I spent a whole week visiting Egypt for personal reasons but with a visit last day discussing with colleagues on the Arab spring and the particular case of Egypt, with a visit to the Arab League and going to the airport just at the time that police punished protesters with a tragic death toll.
Many things to share but one of those is the paradox happened while talking about the situation of women in Egypt in the same week as the Nobel Peace Prize is decided in favor of three brave and committed women.
I was able to talk a lot with Fatima, a 34 years old women, historian by profession, Muslim, single, childless, highly educated, with a clear vision of politics in general and on Egypt in particular. With a personal perspective on the revolution, which speaks loudly of her independent mind and …. to some extent, deeply frustrated by the constraints that culture surrounds her, shapes her life in a way that is not what she wants.
“Neither religion nor law imposes no limitation to me” says, “what really limits it me is a patriarchal mentality in my family and in most men I know and a good number of women.” “They wanted me to marry a man who was incapable of writing a text message without committing three errors in spelling, a cousin of mine, when I refused, was a great tragedy for my family, a shame, since we are not connected with that part of the family ”
The submission of women throughout the world is terrible, it is true that there are different places and situations; it is true that in some places such submission is formalized by law or religious rules. But it is even truer than in many other places this formalization does not exist but there is de facto. Fatima’s case is one of them. But have you tried to name countries that have had a female president or female prime minister? Sure you find a few, Sri Lanka, Argentina, Ireland, United Kingdom, Chile, Nicaragua, Liberia, Iceland, Costa Rica, Kyrgyzstan, Denmark, Brazil, Germany, Panama, India, Pakistan, Philippines …. So until thirty, we can still quote them, because of its scarcity but have you tried to name countries that have had two or more female presidents?, try it now, with male presidents and see how easy it is.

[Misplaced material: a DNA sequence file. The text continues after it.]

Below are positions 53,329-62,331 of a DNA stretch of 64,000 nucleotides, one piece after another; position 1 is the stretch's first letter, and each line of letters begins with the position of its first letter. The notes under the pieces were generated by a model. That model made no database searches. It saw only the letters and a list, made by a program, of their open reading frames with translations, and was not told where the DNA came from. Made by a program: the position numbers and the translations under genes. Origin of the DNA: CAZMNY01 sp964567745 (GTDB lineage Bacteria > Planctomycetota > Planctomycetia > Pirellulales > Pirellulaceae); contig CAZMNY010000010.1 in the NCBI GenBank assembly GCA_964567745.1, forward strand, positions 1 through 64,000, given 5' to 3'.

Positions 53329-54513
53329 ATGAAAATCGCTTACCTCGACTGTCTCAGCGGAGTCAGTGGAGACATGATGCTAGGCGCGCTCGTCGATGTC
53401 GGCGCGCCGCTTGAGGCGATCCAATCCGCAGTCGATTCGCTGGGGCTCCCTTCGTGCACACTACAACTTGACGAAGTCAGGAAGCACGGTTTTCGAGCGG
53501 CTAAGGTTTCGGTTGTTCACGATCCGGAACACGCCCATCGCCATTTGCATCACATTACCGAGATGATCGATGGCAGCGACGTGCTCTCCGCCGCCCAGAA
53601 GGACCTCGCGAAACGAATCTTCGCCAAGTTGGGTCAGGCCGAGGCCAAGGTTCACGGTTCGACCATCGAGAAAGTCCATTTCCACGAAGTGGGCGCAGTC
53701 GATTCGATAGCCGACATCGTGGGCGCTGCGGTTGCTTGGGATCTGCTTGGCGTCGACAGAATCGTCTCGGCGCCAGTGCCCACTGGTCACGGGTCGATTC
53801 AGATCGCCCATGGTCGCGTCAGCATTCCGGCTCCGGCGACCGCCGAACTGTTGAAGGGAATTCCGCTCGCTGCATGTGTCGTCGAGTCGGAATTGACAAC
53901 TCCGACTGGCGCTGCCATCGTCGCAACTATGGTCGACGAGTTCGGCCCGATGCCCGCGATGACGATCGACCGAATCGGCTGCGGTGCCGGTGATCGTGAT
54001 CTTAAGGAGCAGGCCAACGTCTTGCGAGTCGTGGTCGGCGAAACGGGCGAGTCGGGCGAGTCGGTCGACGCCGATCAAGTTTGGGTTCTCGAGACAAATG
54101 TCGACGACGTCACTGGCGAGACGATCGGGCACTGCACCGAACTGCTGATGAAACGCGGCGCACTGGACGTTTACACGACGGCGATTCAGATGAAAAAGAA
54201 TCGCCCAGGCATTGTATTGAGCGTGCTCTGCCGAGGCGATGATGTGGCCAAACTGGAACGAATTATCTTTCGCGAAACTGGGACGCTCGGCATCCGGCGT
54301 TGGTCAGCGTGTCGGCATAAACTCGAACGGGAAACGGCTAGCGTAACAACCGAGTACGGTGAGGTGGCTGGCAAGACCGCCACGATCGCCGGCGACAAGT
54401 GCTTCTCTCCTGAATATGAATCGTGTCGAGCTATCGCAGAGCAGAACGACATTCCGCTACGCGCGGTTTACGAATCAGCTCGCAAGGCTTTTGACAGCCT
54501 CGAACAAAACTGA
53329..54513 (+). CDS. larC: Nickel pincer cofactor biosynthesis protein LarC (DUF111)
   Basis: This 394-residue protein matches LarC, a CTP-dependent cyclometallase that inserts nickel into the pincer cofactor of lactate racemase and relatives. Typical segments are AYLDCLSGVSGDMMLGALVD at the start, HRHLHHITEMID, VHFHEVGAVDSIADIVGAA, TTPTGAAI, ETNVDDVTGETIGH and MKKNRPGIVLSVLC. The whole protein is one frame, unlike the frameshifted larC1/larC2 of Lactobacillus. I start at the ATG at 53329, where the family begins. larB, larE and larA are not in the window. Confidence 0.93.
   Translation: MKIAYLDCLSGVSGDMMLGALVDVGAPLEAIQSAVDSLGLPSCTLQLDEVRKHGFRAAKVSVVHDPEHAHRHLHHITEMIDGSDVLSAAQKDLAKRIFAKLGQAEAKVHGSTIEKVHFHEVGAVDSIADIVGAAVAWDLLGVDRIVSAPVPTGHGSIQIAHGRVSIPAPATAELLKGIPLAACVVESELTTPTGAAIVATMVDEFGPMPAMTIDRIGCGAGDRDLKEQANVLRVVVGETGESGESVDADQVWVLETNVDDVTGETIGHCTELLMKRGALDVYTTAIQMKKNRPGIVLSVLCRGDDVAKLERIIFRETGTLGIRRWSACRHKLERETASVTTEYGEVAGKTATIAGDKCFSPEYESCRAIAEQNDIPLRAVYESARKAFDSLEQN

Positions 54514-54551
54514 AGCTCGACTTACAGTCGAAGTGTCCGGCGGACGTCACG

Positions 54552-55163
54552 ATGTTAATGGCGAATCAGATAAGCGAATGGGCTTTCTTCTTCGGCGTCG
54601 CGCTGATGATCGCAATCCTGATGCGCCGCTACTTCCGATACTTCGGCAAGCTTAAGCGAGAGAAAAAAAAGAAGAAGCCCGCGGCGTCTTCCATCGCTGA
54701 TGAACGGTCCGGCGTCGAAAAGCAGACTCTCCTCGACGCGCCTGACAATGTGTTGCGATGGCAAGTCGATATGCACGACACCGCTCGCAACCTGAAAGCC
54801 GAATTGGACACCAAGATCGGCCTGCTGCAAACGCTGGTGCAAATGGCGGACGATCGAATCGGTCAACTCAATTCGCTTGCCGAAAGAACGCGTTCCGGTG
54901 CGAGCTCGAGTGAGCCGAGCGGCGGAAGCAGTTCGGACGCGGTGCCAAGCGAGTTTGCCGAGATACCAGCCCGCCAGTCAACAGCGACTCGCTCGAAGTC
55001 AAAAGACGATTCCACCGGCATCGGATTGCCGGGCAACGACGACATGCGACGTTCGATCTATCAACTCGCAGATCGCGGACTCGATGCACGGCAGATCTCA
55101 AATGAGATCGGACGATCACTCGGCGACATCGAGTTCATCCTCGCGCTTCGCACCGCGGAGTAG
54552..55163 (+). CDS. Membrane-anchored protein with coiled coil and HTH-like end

That is why the latter Nobel is so critical because the role model it represents, because it puts at the heart of the debate the power and the transformational and creative capacity women have; when usually this enormous power is darkened, and the submission of women is de facto the status quo in our societies, because our mental models relegate them to a second place.
So thinking of Fatima and the still daunting task of breaking down stereotypes I leave you with a campaign video of “The Women’s Media Center” that aims to just do that, breaking down stereotypes, (ht to Alex Evans).
 Argentina(2), Ireland(2), Philippines(2), San Marino(10) y Switzerland(7)